This category includes: appliances for cleaning (e.g. vacuum cleaners, carpet sweepers, etc.), appliances used for sewing, knitting, weaving and other processing for textiles, irons and other appliances for ironing, mangling and other care of clothing, toasters, fryers, grinders, coffee machines and equipment for opening or sealing containers or packages, electric knives, appliances for hair cutting, hair drying, tooth brushing, shaving, massage and other body care appliances, clocks, watches and equipment for the purpose of measuring, indicating or registering time, etc. These appliances are shredded and plastics are separated from metals. Initial decontamination includes removal of ink toners, cartridges, batteries and cables.

Recycling process

  1. Manual pre-treatment
  2. Crushing
  3. Picking station
  4. Shredding
  5. Separation

Recovered Materials

  • Cables
  • Fine Materials
  • Waste
  • Individual Components
  • Ferrous Metal
  • Non-Ferrous Metal
  • Plastic

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Gas discharge lamps

This category includes fluorescent tubes and low energy light bulbs, also known as compact fluorescent lamps (CFL), while old-style filament light bulbs and halogen lights are not categorised as WEEE.

Lamps are crushed and washed or treated in pressurised containers. Specialised machines are used to remove the hazardous mercury and phosphor. Then, the remaining material is sorted into glass, metals and plastics.

Phosphor powder and recovered mercury can be re-used to make new lamps. The crushed glass can be used for furnace linings or, if pure enough, to make new lamps. Aluminium end caps are smelted and other metals are recycled.

Recycling process

  1. Shredding
  2. Separation
  3. Dust recovery

Recovered Materials

  • Ferrous Metal
  • Non-Ferrous Metal
  • Mercury

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Batteries

Batteries or accumulators are any source of electrical energy generated by direct conversion of chemical energy and consisting of one or more primary battery cells (non-rechargeable) or consisting of one or more secondary battery cells (rechargeable).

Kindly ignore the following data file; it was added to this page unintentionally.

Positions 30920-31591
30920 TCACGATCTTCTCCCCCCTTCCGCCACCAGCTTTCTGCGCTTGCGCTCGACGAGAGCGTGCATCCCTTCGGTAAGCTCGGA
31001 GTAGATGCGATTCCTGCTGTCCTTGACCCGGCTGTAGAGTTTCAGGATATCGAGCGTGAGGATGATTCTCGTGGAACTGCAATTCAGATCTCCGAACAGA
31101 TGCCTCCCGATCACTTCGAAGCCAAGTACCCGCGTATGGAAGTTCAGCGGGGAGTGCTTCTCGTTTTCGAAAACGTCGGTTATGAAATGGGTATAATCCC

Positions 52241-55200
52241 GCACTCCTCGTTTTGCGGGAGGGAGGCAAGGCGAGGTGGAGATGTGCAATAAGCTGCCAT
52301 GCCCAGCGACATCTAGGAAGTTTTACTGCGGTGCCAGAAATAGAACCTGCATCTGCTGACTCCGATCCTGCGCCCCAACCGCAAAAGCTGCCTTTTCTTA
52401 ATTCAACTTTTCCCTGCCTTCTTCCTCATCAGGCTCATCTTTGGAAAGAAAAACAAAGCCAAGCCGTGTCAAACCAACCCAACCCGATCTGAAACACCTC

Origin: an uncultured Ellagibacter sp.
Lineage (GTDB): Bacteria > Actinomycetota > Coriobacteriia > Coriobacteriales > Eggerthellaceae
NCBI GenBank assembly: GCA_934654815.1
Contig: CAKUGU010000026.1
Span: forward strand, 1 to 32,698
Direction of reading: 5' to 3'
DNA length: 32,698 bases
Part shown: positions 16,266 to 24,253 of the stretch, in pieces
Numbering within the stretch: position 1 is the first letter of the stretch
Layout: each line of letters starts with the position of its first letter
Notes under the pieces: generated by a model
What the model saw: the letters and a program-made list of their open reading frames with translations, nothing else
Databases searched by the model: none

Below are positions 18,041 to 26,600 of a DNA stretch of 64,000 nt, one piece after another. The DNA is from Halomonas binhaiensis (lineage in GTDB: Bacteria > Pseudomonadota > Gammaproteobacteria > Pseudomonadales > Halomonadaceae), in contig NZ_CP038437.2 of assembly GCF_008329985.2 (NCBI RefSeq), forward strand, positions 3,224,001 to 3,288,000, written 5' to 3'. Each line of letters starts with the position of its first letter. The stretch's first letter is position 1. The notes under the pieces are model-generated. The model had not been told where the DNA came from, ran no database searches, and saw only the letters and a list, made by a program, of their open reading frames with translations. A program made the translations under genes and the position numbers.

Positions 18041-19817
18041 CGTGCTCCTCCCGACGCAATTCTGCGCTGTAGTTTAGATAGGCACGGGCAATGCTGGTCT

Most types of batteries contain toxic heavy metals, including nickel, cadmium and mercury. All of these metals can be recovered and re-used. Recycling batteries is good for the environment as it keeps them out of landfill, where heavy metals may leak into the ground, causing soil and water pollution and endangering animal and plant life. If batteries are incinerated with household waste, the heavy metals inside them cause air pollution.

Recycling process

  1. Sorting
  2. Shredding

Recovered Materials

  • Plastic
  • Metal
  • Acid
  • Lead
  • Manganese
  • Zinc
  • Cobalt
  • Mercury
  • Cadmium
  • Nickel

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Packaging

This category includes paper, cardboard, plastics, polystyrenes, steel, aluminium, glass and wood.

Many of these materials can be recycled into new products and recycling packaging reduces the amount of waste that is sent to landfill and saves natural resources.

Recycling Process

  1. Collection
  2. Separation
  3. Decoating (if coated)
  4. Melting
  5. Casting
  6. Manufacture

Recycling Process

  1. Collection
  2. Treatment (including sorting, cleaning and decontamination)
  3. Crushing and melting
  4. Manufacture

Recycling Process

  1. Collection
  2. Processing (including de-inking, cleaning and screening)
  3. Manufacture

Recycling Process

  1. Collection
  2. Compacting
  3. Melting
  4. Casting
  5. Rolling
  6. Manufacture

Recycling Process

  1. Collection
  2. Sorting and separation
  3. Shredding
  4. Treatment
  5. Manufacture

Recycling Process

  1. Collection
  2. Segregation
  3. Decontamination
  4. Production
  5. Final products